Teen Pregnancy and High School Drop Out Prevention

3722 Words Dec 18th, 2011 15 Pages
Teenage pregnancy is affecting the graduation rate in high schools. All over the nation the dropout rate of students is increasing, of which teen pregnancy is often a factor. “Approximately 1,000 high school students will drop out with each hour that passes in a school day in America. This means that 30 percent of the class of 2007, or 1.2 million students, were estimated to have dropped out last year” (National Women's Law Center, 2007). Many factors combine to affect a pregnant or parenting teen’s decision to drop out of high school. This paper will discuss these factors, the statistics and history of teen pregnancy, strengths and needs of this population and finally an intervention plan will be proposed based on past evidence to help …show more content…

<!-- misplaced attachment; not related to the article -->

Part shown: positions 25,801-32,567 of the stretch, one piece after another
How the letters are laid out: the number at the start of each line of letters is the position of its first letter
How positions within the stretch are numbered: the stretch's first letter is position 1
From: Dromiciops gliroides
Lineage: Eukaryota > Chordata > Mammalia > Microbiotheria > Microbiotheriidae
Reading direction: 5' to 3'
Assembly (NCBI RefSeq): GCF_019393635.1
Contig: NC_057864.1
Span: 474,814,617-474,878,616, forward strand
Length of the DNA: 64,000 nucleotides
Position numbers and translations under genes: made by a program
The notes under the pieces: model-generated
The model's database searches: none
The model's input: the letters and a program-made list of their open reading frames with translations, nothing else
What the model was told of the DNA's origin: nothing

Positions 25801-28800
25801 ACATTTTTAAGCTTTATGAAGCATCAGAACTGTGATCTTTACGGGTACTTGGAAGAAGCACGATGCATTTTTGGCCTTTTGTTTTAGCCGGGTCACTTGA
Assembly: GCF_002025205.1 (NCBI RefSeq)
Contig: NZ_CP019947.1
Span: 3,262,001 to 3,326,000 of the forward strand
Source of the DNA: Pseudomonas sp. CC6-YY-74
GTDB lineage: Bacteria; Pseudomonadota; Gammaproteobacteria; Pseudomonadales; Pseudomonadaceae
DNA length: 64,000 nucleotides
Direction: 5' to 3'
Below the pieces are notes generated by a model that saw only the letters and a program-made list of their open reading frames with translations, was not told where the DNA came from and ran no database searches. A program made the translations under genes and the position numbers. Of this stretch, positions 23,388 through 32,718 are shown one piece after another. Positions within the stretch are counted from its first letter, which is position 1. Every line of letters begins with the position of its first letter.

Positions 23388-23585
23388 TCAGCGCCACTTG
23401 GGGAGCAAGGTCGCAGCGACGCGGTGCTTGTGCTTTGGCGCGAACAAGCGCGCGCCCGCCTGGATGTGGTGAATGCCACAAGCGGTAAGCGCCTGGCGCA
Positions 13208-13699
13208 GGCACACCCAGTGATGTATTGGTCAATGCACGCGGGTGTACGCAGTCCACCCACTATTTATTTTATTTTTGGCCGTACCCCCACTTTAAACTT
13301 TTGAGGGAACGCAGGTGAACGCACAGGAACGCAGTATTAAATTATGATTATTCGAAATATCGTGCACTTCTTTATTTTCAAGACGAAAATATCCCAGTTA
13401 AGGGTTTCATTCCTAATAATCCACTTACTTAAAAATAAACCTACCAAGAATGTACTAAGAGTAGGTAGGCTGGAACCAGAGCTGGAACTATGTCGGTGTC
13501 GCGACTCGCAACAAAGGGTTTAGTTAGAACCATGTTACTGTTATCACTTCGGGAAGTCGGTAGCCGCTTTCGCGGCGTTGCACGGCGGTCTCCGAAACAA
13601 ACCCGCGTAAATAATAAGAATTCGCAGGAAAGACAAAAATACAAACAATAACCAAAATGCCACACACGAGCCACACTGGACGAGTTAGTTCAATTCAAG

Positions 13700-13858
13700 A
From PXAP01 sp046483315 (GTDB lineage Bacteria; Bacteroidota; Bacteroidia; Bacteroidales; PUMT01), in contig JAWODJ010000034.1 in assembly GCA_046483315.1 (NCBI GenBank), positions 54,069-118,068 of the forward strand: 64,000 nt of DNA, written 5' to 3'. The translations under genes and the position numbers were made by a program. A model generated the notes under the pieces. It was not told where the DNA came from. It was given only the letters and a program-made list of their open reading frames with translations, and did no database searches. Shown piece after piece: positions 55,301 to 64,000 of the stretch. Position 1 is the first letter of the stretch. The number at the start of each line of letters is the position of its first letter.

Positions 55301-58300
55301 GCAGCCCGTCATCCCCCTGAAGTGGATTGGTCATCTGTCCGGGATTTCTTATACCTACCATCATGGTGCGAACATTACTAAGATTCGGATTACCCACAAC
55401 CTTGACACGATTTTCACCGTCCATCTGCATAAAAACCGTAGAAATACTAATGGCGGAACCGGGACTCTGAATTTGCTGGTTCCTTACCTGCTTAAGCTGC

Teenagers are not educated about the dangers of engaging in sexual activity, which does lead to teen pregnancy. Providing comprehensive sexual education does not increase the likelihood that kids will have sex (Males, 1993). It will only give them the chance to make a better decision and know their options. Once teen pregnancy occurs, their lives change and the female rarely continues with her education. Teen mothers do not realize they can meet the same educational goals they had prior but it might take a little longer (Lopez-Dawson, 2000). Girls, who leave because they become pregnant, report that they would have continued with their education if they had received greater support from the educators in the school (Lopez-Dawson, 2000). Teen mothers do not know their options and do not know where else to turn. They end up dropping out and getting their GED because they are not told of any other options. Everyone needs to be educated and learn other resources that might be out there.
There are many strengths and needs of the teen mothers who have dropped out of high school. Their strengths include resiliency and being a parent. Many teen mothers have had difficult childhoods and have survived many struggles. Overall, 84% of teen pregnancies are unintended and since they have overcome many hardships, this is just another obstacle (Sheaff & Talashek, 1995). Hopefully, teen mothers will see a new